Enough is enough: Parents, taxpayers ask U.S. Justice Department to investigate segregation caused by Red Bank Charter School
Nov. 15, 2016 Contact: Wayne Woolley, 732-804-6782
Fair Schools Red Bank, a group of concerned parents and taxpayers, today asked the federal government to protect the right of Red Bank’s children to attend non-segregated schools and to allow those children equal access to taxpayer-funded resources.
The 17-page complaint complaint was filed in conjunction with the Latino Coalition and asks the Justice Department to investigate and ultimately remedy the inequalities created by the Red Bank Charter School, which, in the words of one of the school’s own trustees, was founded in 1998 to prevent “white flight” from the borough.
The complaint states that the Charter School has not abided by the terms of a 2007 consent decree requiring the school to create a student body reflective of the borough’s population of children from pre-kindergarten through eighth grade. The complaint further alleges that the New Jersey Commissioner of Education has repeatedly failed to take measures to prevent segregation in Red Bank’s schools, as is required by the state Constitution. As a result, Red Bank is the most segregated school district in New Jersey.
The complaint also alleges that the existence of the charter school and the current system of funding education in New Jersey denies all of the borough’s children equal access to education resources. The per-pupil cost at the charter school, which supports a whiter and more affluent student body, is $18,726. At the public schools, which support a student body that is predominantly poor and Hispanic, the per pupil cost is $16,607. This disparity is in conflict with New Jersey law, which calls for charter schools to be funded at 90 percent of the per-pupil cost of the host district. That is not the case at the Red Bank Charter School, which also accounts for nearly $2 million in duplicative expenses each year.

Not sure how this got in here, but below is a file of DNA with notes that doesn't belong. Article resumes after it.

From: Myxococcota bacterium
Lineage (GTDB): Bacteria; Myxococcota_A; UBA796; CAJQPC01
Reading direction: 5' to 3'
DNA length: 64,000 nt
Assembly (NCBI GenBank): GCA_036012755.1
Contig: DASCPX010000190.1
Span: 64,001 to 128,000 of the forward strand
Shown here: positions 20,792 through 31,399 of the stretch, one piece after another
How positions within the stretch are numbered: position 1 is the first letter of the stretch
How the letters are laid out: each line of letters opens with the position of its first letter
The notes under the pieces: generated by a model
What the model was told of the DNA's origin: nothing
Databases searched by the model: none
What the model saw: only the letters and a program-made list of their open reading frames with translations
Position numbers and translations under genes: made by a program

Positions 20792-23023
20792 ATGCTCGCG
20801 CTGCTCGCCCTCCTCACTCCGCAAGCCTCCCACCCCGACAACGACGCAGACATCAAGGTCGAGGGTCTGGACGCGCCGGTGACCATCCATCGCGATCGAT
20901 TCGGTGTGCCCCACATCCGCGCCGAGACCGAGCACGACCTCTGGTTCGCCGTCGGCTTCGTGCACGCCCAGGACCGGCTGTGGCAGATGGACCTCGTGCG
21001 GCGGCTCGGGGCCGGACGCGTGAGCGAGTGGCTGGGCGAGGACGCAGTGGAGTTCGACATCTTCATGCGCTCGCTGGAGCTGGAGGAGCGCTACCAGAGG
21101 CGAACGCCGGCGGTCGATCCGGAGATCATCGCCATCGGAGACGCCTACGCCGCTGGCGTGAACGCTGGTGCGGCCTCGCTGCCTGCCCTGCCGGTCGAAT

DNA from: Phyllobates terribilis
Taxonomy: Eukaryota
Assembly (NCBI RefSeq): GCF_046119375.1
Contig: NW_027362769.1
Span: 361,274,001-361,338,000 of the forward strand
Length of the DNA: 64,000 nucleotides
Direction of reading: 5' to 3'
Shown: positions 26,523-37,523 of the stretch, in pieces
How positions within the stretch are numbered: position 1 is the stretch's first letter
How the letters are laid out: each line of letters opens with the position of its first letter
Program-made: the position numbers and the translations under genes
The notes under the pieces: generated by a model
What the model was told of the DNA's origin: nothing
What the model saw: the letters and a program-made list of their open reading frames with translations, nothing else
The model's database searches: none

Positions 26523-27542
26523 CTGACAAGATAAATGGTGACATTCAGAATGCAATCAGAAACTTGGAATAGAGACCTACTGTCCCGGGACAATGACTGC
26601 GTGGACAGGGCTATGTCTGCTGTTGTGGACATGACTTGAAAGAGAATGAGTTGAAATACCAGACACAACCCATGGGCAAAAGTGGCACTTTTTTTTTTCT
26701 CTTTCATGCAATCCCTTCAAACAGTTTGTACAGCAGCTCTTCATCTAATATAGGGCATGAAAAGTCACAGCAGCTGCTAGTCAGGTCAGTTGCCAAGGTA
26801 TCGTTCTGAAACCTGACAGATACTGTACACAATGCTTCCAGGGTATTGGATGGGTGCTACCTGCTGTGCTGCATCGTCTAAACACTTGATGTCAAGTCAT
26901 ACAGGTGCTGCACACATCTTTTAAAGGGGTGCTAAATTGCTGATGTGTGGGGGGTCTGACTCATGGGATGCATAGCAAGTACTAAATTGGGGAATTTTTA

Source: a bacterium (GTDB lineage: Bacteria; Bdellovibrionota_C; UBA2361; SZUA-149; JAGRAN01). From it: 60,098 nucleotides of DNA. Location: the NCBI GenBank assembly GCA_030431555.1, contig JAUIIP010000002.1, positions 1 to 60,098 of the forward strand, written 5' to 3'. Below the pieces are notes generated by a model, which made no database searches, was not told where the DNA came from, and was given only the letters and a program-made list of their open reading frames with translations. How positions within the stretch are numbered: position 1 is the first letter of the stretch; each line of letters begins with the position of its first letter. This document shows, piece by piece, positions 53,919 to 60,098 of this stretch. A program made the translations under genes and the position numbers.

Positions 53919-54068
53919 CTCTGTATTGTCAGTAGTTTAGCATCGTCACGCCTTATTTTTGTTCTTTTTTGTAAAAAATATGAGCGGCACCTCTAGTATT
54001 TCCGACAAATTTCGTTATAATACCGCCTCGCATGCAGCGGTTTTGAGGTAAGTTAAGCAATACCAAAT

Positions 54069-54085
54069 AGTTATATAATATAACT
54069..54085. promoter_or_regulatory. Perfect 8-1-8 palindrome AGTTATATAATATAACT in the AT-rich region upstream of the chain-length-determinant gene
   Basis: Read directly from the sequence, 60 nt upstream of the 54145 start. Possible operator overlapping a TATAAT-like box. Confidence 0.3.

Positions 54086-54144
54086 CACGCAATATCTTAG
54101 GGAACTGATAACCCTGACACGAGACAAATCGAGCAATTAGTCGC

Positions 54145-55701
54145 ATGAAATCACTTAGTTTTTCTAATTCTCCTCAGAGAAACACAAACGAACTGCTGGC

Fair Schools Red Bank is asking the federal government to reverse the pernicious effects of the segregation and unequal funding caused by the Red Bank Charter School.
“When the school with so many white children gets more money than the school with the Latino children, it sends the message that not all children are equal,” said Maria De Los Angeles Santamaria Zacarias, the parent of two Red Bank Borough Public School students. “Our children are not second-class children. They deserve the same support as all other children.”
The complaint asks the Justice Department to remedy the segregation created by the Red Bank Charter School by any appropriate means, including restoring a unified school district for the Borough of Red Bank.
Jennifer Garcia, a Red Bank business owner and the parent of three students in the Red Bank Borough Public Schools, said the divisions created by the Charter School have damaged the borough’s reputation and pitted neighbor against neighbor.
“We desire one community, one town, one neighborhood where schools don’t separate us,” Garcia said.